The super-rich of the world continued to splurge on luxury in 2015 with a slew of stellar auction results keeping luxury investments firmly in the media spotlight, UK-based Knight Frank said.
In its “Wealth Report 2016”, the consultancy said its luxury investment index rose by 7 per cent in 2015, which compares with a five per cent drop in the value of the FTSE 100 equities index and a rise of only one per cent for the top end of the London residential market.
The 10 asset classes reported a mixed performance in the index with classic cars continuing to top the league with 17 per cent increase. Furniture, however, witnessed a six per cent decline. Despite that, furniture secured a new high when a Marc Newson Lockheed Lounge sofa was sold in April 2015 for Dh13.58 million by Phillips.
Eight of the 25 cars ever to have sold for over Dh36.70 million at auction went under the hammer in 2015. These included results for Jaguar (Dh48.44 million), Porsche (Dh37.07 million) and McLaren (Dh50.46 million). But no classic car managed to beat the record set by Bonhams in 2014 when it auctioned a 1962 Ferrari 250 GTO Berlinetta for Dh139.46 million,
The report states Dietrich Hatlapa, an analyst HAGI, saying “growth is slowing and considerably lower than for the 12 months to September 2014, when the HAGI Top Index zoomed up by 25 per cent.”
He says the collector market is reacting to a downturn in global liquidity and potential interest rate rises.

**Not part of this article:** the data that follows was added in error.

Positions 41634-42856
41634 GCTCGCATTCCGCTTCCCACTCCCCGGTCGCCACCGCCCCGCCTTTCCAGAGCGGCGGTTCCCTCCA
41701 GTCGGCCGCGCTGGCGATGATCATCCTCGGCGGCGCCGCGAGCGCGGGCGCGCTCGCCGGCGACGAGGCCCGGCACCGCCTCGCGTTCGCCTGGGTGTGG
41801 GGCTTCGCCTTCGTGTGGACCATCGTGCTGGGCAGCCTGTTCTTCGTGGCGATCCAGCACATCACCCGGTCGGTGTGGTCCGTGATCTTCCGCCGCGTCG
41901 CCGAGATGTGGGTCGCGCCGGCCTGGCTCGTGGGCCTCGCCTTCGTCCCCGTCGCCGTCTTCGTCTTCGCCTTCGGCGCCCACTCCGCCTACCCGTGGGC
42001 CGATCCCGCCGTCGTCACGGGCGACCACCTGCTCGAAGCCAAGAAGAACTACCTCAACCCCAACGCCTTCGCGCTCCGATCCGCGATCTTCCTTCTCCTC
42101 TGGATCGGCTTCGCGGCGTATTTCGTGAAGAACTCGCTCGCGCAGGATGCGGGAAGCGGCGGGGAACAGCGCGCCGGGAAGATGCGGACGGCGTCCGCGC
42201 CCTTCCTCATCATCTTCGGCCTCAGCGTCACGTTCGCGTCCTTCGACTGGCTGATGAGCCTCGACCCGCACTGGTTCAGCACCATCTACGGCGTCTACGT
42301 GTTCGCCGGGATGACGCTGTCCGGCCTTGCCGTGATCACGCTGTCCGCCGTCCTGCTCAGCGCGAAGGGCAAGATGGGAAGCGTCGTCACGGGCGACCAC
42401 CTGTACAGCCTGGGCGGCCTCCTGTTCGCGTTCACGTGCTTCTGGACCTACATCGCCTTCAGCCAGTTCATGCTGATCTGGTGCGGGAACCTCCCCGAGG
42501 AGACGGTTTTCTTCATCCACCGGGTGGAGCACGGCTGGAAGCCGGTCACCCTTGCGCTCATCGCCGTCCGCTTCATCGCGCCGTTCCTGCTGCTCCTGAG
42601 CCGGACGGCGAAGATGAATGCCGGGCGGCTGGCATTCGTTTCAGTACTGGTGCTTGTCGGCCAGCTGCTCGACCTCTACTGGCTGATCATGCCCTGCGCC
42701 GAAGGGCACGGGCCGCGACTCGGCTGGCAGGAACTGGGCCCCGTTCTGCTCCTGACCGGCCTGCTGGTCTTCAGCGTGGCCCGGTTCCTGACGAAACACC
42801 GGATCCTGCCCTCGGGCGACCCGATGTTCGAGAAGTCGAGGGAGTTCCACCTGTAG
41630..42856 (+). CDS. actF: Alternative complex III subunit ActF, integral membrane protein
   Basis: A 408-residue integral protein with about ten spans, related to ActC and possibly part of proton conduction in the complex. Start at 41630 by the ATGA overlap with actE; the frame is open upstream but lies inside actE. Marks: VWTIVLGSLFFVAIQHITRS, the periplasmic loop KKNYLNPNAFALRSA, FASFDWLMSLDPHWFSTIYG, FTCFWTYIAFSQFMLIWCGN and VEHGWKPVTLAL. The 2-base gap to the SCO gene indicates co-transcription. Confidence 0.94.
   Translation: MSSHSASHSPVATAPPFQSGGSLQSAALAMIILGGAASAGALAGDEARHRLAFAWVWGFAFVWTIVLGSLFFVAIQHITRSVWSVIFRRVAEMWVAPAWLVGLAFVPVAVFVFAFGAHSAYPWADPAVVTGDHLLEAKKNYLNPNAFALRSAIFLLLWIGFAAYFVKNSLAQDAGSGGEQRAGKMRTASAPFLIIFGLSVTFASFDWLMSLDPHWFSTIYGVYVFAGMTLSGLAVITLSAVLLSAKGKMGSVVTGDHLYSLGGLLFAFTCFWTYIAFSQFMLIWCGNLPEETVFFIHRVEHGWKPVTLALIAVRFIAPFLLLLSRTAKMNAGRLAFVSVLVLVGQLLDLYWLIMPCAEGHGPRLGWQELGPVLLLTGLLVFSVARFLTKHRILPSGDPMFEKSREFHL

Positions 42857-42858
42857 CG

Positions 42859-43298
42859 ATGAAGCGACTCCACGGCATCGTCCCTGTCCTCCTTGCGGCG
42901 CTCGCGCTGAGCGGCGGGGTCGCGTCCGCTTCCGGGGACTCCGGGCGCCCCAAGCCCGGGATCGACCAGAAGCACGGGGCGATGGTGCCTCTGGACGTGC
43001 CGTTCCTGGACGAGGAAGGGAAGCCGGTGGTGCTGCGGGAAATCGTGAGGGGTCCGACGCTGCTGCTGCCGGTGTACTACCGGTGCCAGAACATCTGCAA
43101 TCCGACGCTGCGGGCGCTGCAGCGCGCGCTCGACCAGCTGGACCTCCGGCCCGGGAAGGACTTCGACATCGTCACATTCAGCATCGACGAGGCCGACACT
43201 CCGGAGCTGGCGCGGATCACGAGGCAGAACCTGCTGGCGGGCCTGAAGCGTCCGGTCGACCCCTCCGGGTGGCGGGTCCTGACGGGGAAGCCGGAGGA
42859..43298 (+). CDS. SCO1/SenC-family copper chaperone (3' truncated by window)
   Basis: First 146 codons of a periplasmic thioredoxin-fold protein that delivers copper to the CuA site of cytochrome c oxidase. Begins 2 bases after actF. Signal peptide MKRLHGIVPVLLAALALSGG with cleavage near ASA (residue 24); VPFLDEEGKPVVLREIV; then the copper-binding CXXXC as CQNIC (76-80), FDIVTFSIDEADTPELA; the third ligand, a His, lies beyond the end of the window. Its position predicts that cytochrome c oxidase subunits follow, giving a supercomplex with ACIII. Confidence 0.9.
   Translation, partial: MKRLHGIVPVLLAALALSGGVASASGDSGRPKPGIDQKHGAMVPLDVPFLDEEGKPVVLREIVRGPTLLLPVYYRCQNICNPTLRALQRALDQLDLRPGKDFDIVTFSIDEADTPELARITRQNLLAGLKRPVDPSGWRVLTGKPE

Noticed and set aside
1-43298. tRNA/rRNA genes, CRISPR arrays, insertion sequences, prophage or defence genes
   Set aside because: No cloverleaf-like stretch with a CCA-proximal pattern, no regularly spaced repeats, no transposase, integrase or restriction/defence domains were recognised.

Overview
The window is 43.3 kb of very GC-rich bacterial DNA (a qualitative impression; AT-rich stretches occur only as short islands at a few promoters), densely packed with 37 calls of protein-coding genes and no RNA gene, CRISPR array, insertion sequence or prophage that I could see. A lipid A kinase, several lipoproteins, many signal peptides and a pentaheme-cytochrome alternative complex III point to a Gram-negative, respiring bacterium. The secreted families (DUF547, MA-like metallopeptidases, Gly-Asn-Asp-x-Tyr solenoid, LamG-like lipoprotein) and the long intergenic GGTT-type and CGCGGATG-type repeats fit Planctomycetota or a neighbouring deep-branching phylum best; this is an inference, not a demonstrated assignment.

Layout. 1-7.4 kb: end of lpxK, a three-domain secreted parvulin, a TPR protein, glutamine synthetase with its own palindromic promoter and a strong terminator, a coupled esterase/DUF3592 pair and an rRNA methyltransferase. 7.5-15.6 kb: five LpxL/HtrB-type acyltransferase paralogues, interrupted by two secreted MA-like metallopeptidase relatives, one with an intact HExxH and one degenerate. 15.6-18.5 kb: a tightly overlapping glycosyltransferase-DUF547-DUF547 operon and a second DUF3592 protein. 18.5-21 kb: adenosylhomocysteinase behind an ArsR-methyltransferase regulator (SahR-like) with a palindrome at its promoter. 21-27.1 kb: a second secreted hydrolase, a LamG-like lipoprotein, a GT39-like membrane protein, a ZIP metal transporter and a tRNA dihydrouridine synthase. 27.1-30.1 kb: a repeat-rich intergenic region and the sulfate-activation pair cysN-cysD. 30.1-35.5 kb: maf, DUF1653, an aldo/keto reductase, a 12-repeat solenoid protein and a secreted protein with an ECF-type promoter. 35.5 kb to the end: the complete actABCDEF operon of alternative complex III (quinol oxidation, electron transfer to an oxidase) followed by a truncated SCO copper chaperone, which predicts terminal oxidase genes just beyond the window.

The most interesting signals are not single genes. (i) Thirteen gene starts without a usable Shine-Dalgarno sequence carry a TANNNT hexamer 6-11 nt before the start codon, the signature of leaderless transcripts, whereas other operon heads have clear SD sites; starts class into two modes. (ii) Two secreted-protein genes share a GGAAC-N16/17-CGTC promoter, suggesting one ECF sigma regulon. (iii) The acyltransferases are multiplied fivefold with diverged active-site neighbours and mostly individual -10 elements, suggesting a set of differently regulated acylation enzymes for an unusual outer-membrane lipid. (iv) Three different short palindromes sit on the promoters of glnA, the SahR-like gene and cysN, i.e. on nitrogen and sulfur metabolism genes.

A Hong Kong-based billionaire set an all-time record for a gem or piece of jewellery when he bid Dh177.63 million for the Blue Moon, a rare fancy vivid blue diamond auctioned by Sotheby’s Geneva in November 2015. The day before, he paid Dh104.59 million for a vivid pink diamond sold by Christie’s.
Contemporary and modern artists performed particularly strongly, with Picasso’s “Women of Algiers” setting a new auction record of Dh656.93 million with Christie’s in May 2015. Many other artists, including Modigliani (Dh623.90 million) and Twombly (Dh258.73 million) scored personal bests, the report said.
The index is based on the proportion of UHNWIs from each of the principal geographic regions who own at least one of the following luxury assets – yachts, private jets, collectables (antiques, art, jewellery and watches) and a luxury automobile worth more than $100,000.
Currently, North American ultra-rich are below the global average for yacht ownership. However, due to the high levels of wealth in the US, the report expects ownership to increase. In Asia, there tends not to be such an affinity with the sea, compared with countries in the Pacific and Europe.
UHNWIs in Africa and Latin America show a much stronger propensity for private jet ownership than the global average. Poor commercial travel infrastructure within the regions combined with significant travel distances between business hubs on each continent has, in our opinion, contributed to this high demand, the report said.
Despite ongoing difficult economic conditions in many emerging markets, the appetite of wealthy collectors hasn’t diminished. If anything, during periods of economic uncertainty, many wealthy individuals in emerging markets look for tangible investments such as paintings (particularly the contemporary, modern and impressionist genres), which will appreciate in value, as opposed to luxury clothing and leather accessories.
Wealthy in Europe are almost twice as likely to own a collectible compared with the global average, but the rich in Asia and Latin America are below the global average, the report informed.
Knight Frank defines UHNWIs as having of over $30 million excluding their primary residence.